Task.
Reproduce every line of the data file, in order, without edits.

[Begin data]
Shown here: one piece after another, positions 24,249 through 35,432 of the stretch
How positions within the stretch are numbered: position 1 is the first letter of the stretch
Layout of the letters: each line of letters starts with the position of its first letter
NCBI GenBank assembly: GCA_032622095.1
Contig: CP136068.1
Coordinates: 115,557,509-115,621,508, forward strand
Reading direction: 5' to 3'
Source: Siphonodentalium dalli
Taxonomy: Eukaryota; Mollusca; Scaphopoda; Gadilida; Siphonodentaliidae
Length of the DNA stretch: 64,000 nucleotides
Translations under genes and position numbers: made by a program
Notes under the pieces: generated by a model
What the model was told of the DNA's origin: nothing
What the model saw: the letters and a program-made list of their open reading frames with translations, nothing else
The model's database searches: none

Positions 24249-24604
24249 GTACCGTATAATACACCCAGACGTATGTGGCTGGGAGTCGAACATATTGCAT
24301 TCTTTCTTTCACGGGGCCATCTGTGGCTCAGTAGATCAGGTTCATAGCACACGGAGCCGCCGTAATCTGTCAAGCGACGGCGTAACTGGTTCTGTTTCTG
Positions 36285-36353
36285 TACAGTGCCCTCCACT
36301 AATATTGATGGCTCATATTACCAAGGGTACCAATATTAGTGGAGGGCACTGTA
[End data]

Shown here: one piece after another, positions 24,249 through 35,432 of the stretch
How positions within the stretch are numbered: position 1 is the first letter of the stretch
Layout of the letters: each line of letters starts with the position of its first letter
NCBI GenBank assembly: GCA_032622095.1
Contig: CP136068.1
Coordinates: 115,557,509-115,621,508, forward strand
Reading direction: 5' to 3'
Source: Siphonodentalium dalli
Taxonomy: Eukaryota; Mollusca; Scaphopoda; Gadilida; Siphonodentaliidae
Length of the DNA stretch: 64,000 nucleotides
Translations under genes and position numbers: made by a program
Notes under the pieces: generated by a model
What the model was told of the DNA's origin: nothing
What the model saw: the letters and a program-made list of their open reading frames with translations, nothing else
The model's database searches: none

Positions 24249-24604
24249 GTACCGTATAATACACCCAGACGTATGTGGCTGGGAGTCGAACATATTGCAT
24301 TCTTTCTTTCACGGGGCCATCTGTGGCTCAGTAGATCAGGTTCATAGCACACGGAGCCGCCGTAATCTGTCAAGCGACGGCGTAACTGGTTCTGTTTCTG
Positions 36285-36353
36285 TACAGTGCCCTCCACT
36301 AATATTGATGGCTCATATTACCAAGGGTACCAATATTAGTGGAGGGCACTGTA